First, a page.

Sunday, February 5, 2017

Standing up without falling apart

This year has broken me more than any before. I have often felt alone. Yet I am still confident we are moving in the right direction as a family. It is hard when relationships change and fall away. It is hard to accept that differences in belief, or philosophy, or perspective might truly be greater than any commonality or connection can hold together. And my perspective, and expectations in some of my relationships have shifted drastically this year. And it breaks me up. 

I have felt so bound by the ropes of Tuberous Sclerosis. A fear of loss I have never faced before this year- and the anxiety it produces after its threat has past has not ceased to be present. And in all of this I keep coming back to the fact she is not mine to keep. 
But the heaviness that comes with the words “incurable disease” have settled in. 
Along with the continued daily grind of therapies, school schedules, doctors appointments, and illness. 

A few weeks ago during worship at church I so clearly saw this picture of me laying in a dark room curled up on my side. Truly unable to move. “bound” by the weight of this disease. By the isolation it causes, the strength it requires, and the lack of understand by those I wish understood most. Bound by the feelings of inadequacy, of being overwhelmed, and knowing despite all my efforts it would never be enough. When I say the room was dark. I mean black. Like when you walk from a bright room into a dark one and are momentarily blind.  Jesus entered the room. Silently.
He just sat next to me, taking my hand in his.
He didn't lead me out, he didn’t tell me to get up. He just made it known I was not alone. By not pressing me to get up, his gesture showed me it was okay to be in the season I am, that my dark place was understood, and it wasn’t shameful. But his presence gave me a clear picture that He who bore it all for me on the cross- was with me even in my earthy conflicts. 

This weekend at another church event we were encouraged to write our places of shame onto a note card- our places where we didn’t feel enough. Of course I wrote about this. After I did immediately this image of me in the dark room crept back into my mind.  Except a door had been opened, light flooding into the room. Jesus slowly stood next to me and said-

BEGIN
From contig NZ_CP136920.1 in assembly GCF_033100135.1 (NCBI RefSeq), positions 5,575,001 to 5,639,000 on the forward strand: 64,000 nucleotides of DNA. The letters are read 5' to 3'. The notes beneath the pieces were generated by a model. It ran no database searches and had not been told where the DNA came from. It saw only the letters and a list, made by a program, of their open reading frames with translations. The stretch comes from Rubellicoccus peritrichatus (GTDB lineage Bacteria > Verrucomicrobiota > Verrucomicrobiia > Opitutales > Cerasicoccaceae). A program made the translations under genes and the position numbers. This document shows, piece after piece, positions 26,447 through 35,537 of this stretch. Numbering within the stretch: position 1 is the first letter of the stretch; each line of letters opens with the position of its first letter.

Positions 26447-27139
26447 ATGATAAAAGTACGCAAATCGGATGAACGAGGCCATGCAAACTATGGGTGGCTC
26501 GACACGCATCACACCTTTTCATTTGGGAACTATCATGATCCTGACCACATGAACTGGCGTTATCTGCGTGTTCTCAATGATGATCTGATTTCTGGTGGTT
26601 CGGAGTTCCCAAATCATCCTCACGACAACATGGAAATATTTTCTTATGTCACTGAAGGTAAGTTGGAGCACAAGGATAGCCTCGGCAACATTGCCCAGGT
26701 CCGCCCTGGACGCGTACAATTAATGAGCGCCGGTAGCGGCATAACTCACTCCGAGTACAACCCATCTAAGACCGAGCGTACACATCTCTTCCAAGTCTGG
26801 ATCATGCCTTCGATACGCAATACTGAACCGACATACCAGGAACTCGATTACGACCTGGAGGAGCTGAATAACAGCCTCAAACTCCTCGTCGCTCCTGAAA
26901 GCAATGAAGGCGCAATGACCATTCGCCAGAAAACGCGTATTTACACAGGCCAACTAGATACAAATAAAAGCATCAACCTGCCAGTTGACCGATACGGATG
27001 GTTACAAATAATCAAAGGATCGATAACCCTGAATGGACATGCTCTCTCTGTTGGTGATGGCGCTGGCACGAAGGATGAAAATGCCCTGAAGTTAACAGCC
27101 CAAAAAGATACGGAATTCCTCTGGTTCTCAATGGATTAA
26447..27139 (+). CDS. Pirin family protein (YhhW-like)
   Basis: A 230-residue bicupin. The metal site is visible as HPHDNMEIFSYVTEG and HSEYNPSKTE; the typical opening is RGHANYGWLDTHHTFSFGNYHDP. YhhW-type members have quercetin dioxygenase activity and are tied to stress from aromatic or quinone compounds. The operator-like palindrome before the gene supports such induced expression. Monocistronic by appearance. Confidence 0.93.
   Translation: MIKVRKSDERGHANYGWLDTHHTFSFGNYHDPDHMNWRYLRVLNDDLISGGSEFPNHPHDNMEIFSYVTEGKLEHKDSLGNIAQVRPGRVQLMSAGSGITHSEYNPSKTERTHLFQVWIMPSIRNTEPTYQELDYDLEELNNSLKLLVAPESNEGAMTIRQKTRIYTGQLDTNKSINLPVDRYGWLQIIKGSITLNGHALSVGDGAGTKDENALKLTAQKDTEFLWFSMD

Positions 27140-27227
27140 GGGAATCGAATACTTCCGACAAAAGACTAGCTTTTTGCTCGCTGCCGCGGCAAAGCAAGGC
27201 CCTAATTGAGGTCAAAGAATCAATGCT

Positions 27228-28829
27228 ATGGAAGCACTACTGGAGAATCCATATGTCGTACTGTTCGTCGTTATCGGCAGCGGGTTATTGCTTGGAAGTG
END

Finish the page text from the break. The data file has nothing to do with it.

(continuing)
“Let’s go. When you are ready, lets head into the light”. 

If you don’t do the “prayer thing” or have a relationship with God- that’s okay. You probably know me and know I’m not crazy. So just take this for what it is- to me. 

I have so much to grieve (and equal amounts to be so very thankful for, but grief is still valid in this world, that is so different that what was planned).  Recently my counselor challenged me with the idea that I could grieve these things, without falling apart. Which seems impossible, because they are dark and heavy, and energy zapping. 

So maybe this is my attempt to do that. 
(Or maybe it is just a completely discombobulated blog) 

When Emmaus was in the hospital even after she was off the vent things were dicey. She had ICU delirium. (Caused by the large amount of meds, and very little rest she was actually getting, content stimuation, ect) One night I went home after being at the hospital for a week plus. Feeling exhausted I stayed at my parents. Because I just needed help with the girls. I got a panicked call from Dan in the middle of the night. Telling me to come. That he was afraid she was dying. Basically she was stiff, posturing, screaming, totally out of her mind withdrawing from meds, without appropriate management basically. I raced to the hospital fearing the worst. When I arrived she had finally quieted after close to an hour. Dan was sitting behind her holding her as tightly as He could. He was sweating, crying. 
These moments. These things. That fear. It haunts me. 
I won't soon forget the nurse with her foreign accent saying “we aren’t sure what is happening” as I raced down the highway at 2am. Me shakily asking her  “is she dying?”. Those things just don’t go away. 
However, in a busy life, that never slows down, these things aren’t easy to process. 



I want to stand up. To walk out the door into the warm sun. But I think I have a lot to let go of before I have the strength to get to my feet. Even after these things are processed and released- they surely will have left me marked. But I long to get back to the capacity I had before this. I need the emotional space all of this takes up to be free again. 
So I am gonna try to grieve these things, without falling apart.